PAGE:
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Are we seeing a rolling plan of terrorism?

Editorial Staff

The news that two bombs were detonated, about five minutes apart, at a busy bus station in Jakarta last night is, at the time of writing, the latest in a series of mass murders, apparently perpetrated under the false-flag of Islam. The bus station, in the Eastern part of the city, is a primary transport hub for working class Indonesians, the vast majority of whom are Muslim. The two suicide bombers succeeded in killing three police officers and injuring about 30 members of the public. What is worse, is that the attacks are disrupting preparations for the Holy Month of Ramadan which begins on Saturday.

Indonesia is starting to see the beginnings of what might turn into civil war as extremists, supporting al Qaeda and Da'esh, have been maintaining a policy of many, mainly low level, attacks in Jakarta and other cities. Their aim is to expand the radical regime now operating in Aceh, under which a near-medieval interpretation of Shariah law is brutally enforced,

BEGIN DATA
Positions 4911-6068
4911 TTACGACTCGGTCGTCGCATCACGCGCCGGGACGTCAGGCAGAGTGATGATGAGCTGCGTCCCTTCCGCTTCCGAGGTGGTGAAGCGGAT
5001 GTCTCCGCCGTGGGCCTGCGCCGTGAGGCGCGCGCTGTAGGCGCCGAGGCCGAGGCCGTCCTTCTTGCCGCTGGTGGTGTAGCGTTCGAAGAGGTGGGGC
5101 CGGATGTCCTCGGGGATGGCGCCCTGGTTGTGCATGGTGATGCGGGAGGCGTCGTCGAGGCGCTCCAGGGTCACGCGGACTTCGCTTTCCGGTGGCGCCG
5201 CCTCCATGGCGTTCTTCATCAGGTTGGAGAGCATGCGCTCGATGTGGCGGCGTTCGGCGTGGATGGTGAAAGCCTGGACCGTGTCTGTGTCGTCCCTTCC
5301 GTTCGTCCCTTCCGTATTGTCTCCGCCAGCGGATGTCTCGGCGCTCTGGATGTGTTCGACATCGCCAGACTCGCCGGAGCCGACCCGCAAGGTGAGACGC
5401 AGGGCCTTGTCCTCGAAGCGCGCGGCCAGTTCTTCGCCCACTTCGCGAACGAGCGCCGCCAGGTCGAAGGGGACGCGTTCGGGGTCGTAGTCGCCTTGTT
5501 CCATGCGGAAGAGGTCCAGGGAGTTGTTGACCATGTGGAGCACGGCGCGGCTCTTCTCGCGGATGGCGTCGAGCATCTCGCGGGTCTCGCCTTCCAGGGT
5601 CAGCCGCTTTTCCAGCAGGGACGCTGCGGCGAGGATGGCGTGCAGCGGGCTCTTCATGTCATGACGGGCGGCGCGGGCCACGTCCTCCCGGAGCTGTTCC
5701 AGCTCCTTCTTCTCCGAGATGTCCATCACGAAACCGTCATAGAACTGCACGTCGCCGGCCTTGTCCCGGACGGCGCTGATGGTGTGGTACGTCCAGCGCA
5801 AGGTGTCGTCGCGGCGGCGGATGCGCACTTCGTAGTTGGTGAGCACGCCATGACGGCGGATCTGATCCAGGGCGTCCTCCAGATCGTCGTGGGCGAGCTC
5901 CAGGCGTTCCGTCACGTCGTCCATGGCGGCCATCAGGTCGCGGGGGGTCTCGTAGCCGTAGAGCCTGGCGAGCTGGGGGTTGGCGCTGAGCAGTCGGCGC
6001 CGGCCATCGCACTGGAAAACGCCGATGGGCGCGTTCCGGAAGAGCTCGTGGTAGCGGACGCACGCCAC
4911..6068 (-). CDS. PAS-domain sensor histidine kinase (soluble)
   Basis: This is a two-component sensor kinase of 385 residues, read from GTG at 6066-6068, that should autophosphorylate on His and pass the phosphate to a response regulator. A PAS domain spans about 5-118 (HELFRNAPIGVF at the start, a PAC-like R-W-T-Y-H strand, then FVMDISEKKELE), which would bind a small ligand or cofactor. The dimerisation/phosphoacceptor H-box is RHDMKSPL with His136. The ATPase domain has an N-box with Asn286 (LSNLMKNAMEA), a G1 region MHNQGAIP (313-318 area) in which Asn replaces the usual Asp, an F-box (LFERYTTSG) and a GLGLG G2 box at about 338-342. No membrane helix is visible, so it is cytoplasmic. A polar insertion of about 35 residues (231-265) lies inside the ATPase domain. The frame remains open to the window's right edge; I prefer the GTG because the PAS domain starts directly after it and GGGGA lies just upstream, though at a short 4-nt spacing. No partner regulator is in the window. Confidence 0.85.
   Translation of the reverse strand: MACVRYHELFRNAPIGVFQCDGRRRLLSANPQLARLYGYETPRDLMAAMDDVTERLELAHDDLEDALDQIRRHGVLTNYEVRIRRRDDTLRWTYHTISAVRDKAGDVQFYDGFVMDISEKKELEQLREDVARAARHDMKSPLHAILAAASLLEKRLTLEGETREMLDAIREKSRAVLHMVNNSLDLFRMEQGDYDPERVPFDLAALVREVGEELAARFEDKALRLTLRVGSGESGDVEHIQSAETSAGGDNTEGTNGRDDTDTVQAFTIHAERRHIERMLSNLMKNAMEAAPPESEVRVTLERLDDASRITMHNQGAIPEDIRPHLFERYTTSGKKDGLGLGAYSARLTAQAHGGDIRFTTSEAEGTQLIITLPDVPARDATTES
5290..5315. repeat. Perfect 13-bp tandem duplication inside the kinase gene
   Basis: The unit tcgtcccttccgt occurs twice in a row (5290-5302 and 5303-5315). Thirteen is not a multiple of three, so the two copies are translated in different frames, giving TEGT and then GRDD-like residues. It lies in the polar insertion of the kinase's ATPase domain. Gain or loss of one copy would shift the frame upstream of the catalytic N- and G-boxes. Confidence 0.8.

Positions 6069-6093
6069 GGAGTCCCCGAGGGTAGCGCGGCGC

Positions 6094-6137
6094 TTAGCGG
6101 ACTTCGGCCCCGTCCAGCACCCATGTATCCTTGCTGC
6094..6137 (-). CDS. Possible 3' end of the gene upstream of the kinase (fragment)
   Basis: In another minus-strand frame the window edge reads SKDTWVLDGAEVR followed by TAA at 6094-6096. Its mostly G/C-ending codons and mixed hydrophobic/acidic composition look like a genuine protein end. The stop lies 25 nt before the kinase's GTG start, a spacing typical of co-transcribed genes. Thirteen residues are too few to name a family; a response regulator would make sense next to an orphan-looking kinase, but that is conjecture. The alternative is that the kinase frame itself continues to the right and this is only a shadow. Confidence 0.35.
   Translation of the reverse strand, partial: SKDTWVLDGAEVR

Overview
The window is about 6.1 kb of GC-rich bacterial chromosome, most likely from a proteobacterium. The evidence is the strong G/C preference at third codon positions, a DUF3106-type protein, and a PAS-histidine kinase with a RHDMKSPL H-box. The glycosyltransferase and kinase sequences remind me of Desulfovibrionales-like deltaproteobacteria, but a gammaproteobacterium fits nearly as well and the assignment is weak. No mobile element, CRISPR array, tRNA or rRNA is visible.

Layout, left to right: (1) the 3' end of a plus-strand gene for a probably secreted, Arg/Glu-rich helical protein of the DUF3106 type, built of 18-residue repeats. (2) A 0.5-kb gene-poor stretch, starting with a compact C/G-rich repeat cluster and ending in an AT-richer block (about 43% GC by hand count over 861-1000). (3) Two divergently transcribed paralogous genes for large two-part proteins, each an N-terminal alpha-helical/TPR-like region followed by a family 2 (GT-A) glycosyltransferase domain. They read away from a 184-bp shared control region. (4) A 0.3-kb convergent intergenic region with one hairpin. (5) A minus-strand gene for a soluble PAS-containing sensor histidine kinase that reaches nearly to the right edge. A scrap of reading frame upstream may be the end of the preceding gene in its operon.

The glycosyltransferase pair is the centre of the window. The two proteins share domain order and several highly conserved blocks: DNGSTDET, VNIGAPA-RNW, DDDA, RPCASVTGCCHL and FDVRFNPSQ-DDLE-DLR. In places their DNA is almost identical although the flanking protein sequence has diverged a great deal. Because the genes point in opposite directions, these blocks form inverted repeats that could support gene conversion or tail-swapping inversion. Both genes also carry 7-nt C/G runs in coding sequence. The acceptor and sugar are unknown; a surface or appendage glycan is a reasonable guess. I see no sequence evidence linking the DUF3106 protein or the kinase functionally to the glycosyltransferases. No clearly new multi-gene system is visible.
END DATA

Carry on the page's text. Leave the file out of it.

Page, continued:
South East Asia cannot consider this to be a little local difficulty: it has long been the policy of the fundamentalists who pretend to be Muslim to create a "caliphate" across much of South East Asia including the Southern Philippines, Southern Thailand, Malaysia, Brunei, Singapore and, of course, Indonesia. Some are using political pressure in pursuit of their objectives, as the ever-less resistant Malaysian government demonstrates.

On Wednesday, in The Philippines, President Rodrigo Duterte imposed martial law in Mindanoa, a rebel stronghold where there was been an uneasy truce - which in reality amounted to a surrender by the government, but the truce has been more on paper than on the ground and fighting has continued. The response to that declaration was that bombs exploded in other parts of the country leading Duterte to say that he would consider imposing martial law across the country.

Across Africa, in particularly north Africa, a campaign of bombing by supporters of various groups affiliated with al Qaeda and Da'esh, as well as so-called lone-wolf attacks has been increasing daily with dozens being killed or injured each weak.

The spread of recruitment via social media and other means popular amongst the young, in particular, is highlighted in Nigel Morris-Cotterill's book The Ten Real Life Exploits That Da'esh / ISIS use to Hack The World - Essential Reading on the rapid rise of ISIS and how it will influence global organised crime.